Residents of Queensland are fortunate to have such a rich sea life right at their doorsteps. In fact, six of the seven marine turtle species of the world make their homes in Queensland. While the leatherback only visits during the winter, the remaining five stay their entire lives here. Since there is so much to learn about the differences between these beautiful creatures, we’ll cover three of the most prominent.
Also known as Chelonia mydas, the beloved Green Turtle has a very rounded head, helping it glide through the waters. It’s a fairly sizeable turtle, growing up to four feet long, on average, weighing over 400 pounds. It’s easily identifiable by the large scales, four on each side of the shell. Although, they are called green turtles, the shell can have reds, browns, and blacks. Green turtles like the coral reefs for protection and to feed on the algae and small prey.
A female green turtle can lay up to 115 eggs. They come to nest between the months of November and March, typically on the islands that sit north and south of the Great Barrier Reef. Raine Island is the most popular viewing location.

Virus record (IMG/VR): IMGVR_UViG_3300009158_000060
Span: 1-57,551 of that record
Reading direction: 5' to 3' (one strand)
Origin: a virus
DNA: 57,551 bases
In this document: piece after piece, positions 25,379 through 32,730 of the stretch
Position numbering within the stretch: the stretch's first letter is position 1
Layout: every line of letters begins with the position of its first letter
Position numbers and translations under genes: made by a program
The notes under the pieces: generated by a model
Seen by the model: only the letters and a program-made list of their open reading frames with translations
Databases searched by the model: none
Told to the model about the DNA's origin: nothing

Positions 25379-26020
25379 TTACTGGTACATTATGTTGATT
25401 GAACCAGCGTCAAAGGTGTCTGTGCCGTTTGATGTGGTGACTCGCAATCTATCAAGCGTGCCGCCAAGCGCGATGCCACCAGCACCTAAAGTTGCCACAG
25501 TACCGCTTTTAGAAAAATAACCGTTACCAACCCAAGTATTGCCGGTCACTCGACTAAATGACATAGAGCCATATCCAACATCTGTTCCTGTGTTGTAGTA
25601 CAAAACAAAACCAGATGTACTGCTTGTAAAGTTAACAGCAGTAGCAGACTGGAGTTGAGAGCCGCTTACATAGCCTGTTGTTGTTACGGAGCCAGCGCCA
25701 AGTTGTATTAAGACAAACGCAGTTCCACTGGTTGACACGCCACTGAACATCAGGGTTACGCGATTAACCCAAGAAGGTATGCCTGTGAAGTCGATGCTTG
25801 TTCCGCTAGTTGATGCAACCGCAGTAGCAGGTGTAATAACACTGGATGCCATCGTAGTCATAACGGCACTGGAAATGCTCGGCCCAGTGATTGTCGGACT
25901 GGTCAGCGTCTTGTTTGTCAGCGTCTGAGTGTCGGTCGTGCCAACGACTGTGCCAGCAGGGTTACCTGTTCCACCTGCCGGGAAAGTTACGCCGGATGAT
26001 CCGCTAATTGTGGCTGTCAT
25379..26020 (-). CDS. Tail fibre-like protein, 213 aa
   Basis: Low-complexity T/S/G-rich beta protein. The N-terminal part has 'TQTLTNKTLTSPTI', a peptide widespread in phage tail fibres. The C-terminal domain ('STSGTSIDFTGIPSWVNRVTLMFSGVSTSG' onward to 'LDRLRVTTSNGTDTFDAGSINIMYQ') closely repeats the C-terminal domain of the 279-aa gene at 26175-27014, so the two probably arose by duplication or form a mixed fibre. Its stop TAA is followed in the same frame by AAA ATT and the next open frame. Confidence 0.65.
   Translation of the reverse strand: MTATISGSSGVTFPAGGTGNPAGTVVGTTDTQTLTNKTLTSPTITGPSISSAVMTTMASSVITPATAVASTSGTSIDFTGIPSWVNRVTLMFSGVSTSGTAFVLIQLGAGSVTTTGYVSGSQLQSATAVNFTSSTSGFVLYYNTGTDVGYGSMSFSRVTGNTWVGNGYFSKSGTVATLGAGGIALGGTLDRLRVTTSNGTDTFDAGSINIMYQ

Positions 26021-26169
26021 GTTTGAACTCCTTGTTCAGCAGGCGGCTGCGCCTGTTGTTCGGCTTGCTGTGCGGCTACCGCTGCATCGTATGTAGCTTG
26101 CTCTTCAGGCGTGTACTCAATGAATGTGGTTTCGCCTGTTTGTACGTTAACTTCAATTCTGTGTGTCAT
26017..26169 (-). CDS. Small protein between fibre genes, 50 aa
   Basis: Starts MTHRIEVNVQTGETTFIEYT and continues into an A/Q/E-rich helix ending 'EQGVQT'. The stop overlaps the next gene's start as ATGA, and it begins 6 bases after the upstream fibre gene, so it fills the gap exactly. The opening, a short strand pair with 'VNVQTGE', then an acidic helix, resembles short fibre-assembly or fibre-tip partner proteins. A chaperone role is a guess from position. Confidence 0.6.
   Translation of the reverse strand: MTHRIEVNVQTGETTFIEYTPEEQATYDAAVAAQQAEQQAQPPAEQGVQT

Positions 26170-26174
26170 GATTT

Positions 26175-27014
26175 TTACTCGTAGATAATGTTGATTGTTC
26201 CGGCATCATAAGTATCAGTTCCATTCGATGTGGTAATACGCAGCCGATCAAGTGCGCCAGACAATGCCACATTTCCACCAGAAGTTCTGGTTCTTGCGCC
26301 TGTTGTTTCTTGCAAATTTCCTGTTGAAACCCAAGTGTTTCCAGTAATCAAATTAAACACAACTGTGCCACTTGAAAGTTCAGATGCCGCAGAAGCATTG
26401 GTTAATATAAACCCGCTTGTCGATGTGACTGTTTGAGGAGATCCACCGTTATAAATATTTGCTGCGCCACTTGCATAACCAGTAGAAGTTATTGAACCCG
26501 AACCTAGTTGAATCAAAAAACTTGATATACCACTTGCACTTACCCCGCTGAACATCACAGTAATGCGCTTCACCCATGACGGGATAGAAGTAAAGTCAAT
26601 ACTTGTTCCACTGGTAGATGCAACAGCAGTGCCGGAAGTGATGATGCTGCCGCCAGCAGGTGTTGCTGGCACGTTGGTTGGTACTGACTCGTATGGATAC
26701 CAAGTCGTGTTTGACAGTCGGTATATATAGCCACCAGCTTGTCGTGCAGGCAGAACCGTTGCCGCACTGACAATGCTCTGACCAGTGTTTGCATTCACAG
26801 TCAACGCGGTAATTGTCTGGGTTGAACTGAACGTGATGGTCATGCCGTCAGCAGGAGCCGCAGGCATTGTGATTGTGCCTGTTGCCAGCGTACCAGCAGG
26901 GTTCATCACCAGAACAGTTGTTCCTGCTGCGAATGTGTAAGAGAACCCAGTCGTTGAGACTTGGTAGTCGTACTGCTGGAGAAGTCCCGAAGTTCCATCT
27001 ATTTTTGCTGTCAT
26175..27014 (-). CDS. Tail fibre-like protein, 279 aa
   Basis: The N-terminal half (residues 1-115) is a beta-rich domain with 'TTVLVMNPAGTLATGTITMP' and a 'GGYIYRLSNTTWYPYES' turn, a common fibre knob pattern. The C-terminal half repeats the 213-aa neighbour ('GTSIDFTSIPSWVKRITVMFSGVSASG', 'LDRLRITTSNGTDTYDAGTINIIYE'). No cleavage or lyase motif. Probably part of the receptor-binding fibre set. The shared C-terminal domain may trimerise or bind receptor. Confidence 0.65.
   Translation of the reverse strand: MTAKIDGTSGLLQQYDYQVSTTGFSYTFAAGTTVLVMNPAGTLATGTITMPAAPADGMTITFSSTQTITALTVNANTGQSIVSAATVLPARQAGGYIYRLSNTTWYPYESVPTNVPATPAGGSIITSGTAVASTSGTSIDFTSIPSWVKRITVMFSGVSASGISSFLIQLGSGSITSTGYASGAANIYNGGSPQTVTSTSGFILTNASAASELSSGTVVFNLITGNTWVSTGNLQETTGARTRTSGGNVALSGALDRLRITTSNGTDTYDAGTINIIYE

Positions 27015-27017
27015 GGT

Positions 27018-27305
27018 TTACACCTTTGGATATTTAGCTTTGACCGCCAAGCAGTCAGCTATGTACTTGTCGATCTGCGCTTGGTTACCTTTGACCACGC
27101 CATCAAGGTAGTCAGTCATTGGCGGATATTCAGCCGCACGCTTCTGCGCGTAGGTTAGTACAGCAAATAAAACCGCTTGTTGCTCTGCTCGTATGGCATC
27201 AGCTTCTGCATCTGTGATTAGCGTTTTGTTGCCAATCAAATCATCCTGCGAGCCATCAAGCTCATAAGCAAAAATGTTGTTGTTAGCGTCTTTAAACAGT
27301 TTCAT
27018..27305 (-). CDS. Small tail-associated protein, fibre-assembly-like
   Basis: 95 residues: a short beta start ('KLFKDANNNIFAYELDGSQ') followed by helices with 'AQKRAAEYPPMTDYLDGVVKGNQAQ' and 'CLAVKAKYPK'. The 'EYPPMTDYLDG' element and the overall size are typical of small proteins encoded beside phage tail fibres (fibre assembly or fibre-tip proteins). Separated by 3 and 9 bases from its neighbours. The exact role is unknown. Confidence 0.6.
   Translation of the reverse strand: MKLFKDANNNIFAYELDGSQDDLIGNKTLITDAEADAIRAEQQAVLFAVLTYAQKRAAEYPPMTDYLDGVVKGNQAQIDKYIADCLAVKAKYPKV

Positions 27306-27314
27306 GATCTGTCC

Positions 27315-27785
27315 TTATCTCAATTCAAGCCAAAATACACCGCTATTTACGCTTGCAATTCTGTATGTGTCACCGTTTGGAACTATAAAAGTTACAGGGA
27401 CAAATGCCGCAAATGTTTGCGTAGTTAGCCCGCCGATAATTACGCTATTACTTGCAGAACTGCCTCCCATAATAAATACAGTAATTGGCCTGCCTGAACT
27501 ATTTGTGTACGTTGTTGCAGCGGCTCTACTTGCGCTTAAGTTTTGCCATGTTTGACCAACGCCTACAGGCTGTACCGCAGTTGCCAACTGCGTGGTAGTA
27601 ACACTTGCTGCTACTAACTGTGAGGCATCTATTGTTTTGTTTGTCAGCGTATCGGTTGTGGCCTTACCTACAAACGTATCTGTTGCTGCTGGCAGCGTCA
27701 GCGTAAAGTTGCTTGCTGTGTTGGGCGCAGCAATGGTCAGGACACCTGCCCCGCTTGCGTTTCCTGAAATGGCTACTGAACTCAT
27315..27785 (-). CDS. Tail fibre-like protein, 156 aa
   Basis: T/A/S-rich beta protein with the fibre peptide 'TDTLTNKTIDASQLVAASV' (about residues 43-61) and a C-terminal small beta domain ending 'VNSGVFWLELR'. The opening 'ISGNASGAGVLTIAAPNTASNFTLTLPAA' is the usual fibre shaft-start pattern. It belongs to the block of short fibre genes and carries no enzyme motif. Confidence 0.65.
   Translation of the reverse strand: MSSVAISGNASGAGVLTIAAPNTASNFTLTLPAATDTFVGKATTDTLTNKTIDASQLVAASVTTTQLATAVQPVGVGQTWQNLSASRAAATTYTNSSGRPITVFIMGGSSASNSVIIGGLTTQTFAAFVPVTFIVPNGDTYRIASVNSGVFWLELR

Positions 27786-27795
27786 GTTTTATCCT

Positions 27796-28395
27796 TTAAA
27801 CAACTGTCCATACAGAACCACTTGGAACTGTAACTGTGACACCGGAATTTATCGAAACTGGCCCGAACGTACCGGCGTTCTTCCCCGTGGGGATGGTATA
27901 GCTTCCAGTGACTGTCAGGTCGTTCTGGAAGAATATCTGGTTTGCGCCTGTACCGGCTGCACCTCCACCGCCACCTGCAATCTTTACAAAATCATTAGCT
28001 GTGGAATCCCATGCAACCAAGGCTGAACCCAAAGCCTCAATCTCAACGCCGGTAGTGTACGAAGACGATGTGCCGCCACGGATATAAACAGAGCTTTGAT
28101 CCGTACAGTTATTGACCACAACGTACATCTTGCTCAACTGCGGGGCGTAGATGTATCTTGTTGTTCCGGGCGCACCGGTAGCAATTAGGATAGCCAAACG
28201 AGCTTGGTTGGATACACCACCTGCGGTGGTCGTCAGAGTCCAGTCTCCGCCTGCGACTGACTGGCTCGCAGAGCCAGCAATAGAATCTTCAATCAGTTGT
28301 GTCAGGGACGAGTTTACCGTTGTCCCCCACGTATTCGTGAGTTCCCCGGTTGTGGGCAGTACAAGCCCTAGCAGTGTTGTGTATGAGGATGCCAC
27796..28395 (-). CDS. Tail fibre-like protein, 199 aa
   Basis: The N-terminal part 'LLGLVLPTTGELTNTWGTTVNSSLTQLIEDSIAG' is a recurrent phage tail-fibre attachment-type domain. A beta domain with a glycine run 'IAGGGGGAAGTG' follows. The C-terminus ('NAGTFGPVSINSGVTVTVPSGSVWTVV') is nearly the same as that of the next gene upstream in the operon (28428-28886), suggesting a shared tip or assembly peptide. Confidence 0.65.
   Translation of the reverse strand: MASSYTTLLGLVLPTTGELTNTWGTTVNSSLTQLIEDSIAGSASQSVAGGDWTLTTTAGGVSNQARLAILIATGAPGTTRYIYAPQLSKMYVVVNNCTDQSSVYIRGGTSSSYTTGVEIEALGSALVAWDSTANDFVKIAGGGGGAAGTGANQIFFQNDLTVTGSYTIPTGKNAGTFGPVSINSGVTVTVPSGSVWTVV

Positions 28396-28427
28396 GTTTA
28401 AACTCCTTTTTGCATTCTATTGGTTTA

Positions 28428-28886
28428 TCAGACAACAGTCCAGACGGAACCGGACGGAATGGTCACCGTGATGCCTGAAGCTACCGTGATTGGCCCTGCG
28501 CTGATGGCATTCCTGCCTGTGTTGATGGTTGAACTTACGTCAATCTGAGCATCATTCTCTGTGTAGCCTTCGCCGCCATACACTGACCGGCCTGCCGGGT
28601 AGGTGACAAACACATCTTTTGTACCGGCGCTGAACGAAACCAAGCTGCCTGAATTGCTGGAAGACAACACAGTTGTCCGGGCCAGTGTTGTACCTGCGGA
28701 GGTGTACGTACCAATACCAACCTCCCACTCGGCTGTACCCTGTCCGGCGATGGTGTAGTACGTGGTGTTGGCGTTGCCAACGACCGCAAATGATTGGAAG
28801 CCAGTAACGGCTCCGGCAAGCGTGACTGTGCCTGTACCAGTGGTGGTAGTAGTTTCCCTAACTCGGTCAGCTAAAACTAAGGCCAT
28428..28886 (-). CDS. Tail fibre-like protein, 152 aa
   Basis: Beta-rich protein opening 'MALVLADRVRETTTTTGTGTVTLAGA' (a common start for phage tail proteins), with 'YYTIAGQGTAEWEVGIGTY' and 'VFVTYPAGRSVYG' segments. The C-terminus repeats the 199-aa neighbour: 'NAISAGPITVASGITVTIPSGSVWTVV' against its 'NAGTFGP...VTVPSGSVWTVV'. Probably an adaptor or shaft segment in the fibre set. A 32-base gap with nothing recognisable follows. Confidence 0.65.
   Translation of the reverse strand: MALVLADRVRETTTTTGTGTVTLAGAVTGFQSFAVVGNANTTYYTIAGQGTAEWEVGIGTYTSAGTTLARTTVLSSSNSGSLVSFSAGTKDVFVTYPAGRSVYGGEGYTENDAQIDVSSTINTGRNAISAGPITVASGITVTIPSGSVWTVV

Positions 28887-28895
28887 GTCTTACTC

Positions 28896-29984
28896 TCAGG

Also known as Eretmochelys imbricate, the Hawksbill Turtle is the smallest turtle of the bunch, growing to about three feet in length, on average and weighing around 150 pounds. Their head is very narrow and they have a beak-like mouth, hence the name. Hawksbill turtles are the only sea turtles with two pairs of prefrontal scales on the head and four pairs of costal scutes on the carapace. They have very distinct scale patterns and are easy to identify this way.
Like the green turtle, this turtle species also prefers algae, seaweed, jellyfish, etc. They will lay slightly more than the green turtle, averaging around 130 eggs. They stay around the northern Great Barrier Reef and the Torres Strait, nesting all year, but with the most occurring in the months of Jan. and Feb.
Also known as Caretta caretta, the Loggerhead Turtle grows to a similar size as green turtles, but with stark contrast in shape and color. Their heads are more pointed and their jaws are more prominent. Their shell has a heart-shaped pattern, with five scales on each size. Loggerheads are red and brown in color. They are less camouflaged than green turtles, for example, as they prowl shallow waters around the Great Barrier Reef for crustaceans, sea urchins, muscles, and the occasional jellyfish.
Loggerheads will lay about 125 eggs from November until the end of January on the Bundaberg Coast in Queensland or on the islands to the south.